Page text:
In 1948 – two days after the arrival of the infamous immigrant ship Empire Windrush, eleven Labour MPs wrote to their leader, Prime Minister Clement Attlee, warning:

“An influx of coloured people domiciled here is likely to impair the harmony, strength and cohesion of our public and social life and to cause discord and unhappiness among all concerned.”

As we have a former Bradford city councillor with us today, I should mention that two of those Labour MPs who spoke out against immigration in those early days were from his city: Frank McLeavy, later Lord McLeavy, MP for Bradford East, 1945-66; and Meredith Titterington, Bradford South, 1945-49, former Lord Mayor of Bradford.

[This website will later have a special section to honour those Labour MPs of yesteryear who spoke for England in opposing mass immigration.]

Since those days, the element within the Labour Party that truly aimed to fight for the white working class has steadily diminished, even as the truth of their warning that immigration would lead to “discord and unhappiness among all concerned” has been demonstrated time and again (most recently with the riots a few weeks ago).  Nationalist parties have become the true representatives of white workers.  While in many ways very different men with different outlooks, Oswald Mosley, Enoch Powell and John Tyndall spoke for Englishmen and English interests that the Labour Party (and of course the Conservatives and Liberals) have abandoned.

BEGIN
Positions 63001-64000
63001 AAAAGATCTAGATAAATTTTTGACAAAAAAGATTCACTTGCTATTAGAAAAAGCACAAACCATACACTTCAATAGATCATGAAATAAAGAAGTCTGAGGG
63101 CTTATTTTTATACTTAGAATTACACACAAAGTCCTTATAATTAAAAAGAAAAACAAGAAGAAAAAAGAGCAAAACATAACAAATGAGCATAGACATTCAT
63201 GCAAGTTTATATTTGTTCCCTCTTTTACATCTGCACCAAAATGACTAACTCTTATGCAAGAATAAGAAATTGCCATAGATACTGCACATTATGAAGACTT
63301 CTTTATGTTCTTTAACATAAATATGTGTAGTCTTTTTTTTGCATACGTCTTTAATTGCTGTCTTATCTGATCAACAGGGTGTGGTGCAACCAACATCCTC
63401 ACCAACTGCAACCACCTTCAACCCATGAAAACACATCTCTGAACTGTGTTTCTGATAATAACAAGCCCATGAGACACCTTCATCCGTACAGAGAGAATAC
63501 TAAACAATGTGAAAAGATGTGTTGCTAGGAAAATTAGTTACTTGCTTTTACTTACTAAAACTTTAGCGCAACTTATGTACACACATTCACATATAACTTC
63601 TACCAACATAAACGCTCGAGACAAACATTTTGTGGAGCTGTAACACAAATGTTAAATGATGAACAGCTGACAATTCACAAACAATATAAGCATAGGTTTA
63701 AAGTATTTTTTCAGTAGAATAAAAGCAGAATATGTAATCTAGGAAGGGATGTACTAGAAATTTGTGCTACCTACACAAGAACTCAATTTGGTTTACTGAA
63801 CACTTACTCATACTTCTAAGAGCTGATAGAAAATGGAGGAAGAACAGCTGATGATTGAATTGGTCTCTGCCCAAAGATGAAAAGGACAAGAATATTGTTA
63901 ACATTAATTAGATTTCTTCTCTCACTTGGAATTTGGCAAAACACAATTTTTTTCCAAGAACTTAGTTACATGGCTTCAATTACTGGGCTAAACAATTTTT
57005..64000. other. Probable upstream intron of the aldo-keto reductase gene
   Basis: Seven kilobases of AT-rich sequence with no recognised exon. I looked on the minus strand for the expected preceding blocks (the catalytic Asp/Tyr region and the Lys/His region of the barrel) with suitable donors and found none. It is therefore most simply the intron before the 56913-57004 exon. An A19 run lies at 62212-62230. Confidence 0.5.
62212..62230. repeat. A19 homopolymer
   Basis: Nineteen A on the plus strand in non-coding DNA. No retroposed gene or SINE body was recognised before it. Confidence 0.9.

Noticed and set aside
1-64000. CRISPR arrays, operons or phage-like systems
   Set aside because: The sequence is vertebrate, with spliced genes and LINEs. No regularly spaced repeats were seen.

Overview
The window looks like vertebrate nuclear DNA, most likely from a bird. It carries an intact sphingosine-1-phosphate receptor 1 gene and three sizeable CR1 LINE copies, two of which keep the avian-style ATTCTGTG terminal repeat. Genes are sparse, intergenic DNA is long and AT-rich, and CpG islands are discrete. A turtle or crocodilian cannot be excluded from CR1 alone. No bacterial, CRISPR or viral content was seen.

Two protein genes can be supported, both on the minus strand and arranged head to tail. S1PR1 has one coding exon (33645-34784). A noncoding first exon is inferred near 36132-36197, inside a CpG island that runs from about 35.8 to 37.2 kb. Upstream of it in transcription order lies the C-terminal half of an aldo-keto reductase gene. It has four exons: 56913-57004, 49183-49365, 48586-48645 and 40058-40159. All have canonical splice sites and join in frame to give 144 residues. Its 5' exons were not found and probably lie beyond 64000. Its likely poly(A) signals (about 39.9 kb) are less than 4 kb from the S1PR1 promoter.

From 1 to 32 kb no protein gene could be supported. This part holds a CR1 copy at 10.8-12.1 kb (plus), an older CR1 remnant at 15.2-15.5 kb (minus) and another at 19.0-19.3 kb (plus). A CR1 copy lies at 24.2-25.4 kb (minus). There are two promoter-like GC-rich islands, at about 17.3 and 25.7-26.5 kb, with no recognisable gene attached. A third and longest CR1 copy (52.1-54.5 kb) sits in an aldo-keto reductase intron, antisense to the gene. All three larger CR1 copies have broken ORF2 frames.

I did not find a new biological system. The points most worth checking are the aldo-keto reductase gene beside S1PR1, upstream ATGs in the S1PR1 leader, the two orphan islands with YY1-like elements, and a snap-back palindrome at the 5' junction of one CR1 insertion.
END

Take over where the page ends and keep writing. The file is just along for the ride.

So it is with a heavy heart that nationalists must face the fact that we ourselves have been betrayed by the leadership of our largest nationalist party.  In Ancient Rome provincial governors had to disarm themselves before crossing the River Rubicon and re-entering Roman territory.  To march across the Rubicon with your army was to challenge the leadership of the Roman Republic and was treason, punishable by death.

In 49 BC Julius Caesar deliberately defied his leaders by taking his army across that river, and still today we speak of “crossing the Rubicon” as an irreversible step when we boldly choose to confront destiny.

On Monday night we will cross the Rubicon.  Whether we like it or not, events will carry all serious nationalist activists across the Rubicon and force us to face facts too long ignored.